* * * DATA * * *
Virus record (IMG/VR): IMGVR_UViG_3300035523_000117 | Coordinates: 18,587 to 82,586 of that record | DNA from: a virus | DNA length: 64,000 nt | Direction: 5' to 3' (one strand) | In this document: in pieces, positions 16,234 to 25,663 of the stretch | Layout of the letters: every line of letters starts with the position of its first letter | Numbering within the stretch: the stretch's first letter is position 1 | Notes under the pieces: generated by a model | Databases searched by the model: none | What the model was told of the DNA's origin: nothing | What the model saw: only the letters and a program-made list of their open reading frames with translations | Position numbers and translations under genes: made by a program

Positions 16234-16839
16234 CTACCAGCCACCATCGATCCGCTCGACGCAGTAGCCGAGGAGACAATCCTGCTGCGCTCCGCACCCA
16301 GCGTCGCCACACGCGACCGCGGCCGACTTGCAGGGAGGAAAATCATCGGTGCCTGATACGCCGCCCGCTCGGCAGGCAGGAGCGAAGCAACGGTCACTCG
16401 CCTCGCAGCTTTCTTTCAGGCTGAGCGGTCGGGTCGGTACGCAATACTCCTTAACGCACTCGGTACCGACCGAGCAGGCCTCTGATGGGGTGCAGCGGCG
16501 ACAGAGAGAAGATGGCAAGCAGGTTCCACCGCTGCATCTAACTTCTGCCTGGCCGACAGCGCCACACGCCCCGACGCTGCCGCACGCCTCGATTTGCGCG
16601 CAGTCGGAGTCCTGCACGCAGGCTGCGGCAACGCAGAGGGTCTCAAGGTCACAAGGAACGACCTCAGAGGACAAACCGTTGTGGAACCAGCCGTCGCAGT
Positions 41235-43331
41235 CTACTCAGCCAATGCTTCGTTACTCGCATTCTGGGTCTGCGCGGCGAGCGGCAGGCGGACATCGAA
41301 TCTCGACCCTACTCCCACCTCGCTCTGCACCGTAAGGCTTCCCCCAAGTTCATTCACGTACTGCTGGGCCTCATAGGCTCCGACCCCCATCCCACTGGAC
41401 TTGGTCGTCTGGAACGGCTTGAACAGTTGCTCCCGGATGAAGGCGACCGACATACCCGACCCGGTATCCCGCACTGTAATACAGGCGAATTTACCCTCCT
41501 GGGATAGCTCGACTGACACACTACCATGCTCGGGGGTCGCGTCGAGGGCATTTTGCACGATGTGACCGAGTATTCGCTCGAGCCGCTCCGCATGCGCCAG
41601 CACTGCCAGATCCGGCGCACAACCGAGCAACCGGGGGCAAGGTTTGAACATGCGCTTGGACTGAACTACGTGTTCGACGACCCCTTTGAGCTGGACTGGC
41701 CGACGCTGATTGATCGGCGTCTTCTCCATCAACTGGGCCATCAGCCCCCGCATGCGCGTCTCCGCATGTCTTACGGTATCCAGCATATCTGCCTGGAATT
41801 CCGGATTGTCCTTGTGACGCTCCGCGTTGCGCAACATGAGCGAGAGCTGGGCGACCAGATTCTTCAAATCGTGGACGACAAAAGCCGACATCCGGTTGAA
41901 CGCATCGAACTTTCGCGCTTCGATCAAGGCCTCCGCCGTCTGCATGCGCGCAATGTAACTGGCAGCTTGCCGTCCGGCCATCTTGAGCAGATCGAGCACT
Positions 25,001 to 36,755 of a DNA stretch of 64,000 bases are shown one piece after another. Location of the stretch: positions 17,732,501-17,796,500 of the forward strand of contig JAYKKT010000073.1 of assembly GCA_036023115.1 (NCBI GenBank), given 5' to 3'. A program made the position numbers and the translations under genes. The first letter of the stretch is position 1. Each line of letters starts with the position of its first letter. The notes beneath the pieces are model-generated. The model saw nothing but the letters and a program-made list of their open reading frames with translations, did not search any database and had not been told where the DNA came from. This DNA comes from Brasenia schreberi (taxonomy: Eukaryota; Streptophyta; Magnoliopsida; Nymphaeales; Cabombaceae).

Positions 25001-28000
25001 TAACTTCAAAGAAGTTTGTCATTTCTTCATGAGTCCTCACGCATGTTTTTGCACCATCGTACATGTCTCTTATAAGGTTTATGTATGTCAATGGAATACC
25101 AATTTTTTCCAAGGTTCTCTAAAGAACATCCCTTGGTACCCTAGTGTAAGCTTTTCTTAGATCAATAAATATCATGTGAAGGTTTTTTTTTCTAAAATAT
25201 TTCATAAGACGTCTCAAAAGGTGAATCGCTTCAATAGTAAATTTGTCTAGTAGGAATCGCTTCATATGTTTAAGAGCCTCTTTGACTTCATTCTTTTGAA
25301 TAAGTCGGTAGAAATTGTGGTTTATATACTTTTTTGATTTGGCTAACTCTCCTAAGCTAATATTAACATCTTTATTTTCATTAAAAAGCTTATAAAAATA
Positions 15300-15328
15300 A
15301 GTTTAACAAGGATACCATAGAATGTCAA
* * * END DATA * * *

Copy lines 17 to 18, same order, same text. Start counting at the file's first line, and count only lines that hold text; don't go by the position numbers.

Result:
Positions 25,001 to 36,755 of a DNA stretch of 64,000 bases are shown one piece after another. Location of the stretch: positions 17,732,501-17,796,500 of the forward strand of contig JAYKKT010000073.1 of assembly GCA_036023115.1 (NCBI GenBank), given 5' to 3'. A program made the position numbers and the translations under genes. The first letter of the stretch is position 1. Each line of letters starts with the position of its first letter. The notes beneath the pieces are model-generated. The model saw nothing but the letters and a program-made list of their open reading frames with translations, did not search any database and had not been told where the DNA came from. This DNA comes from Brasenia schreberi (taxonomy: Eukaryota; Streptophyta; Magnoliopsida; Nymphaeales; Cabombaceae).

Positions 25001-28000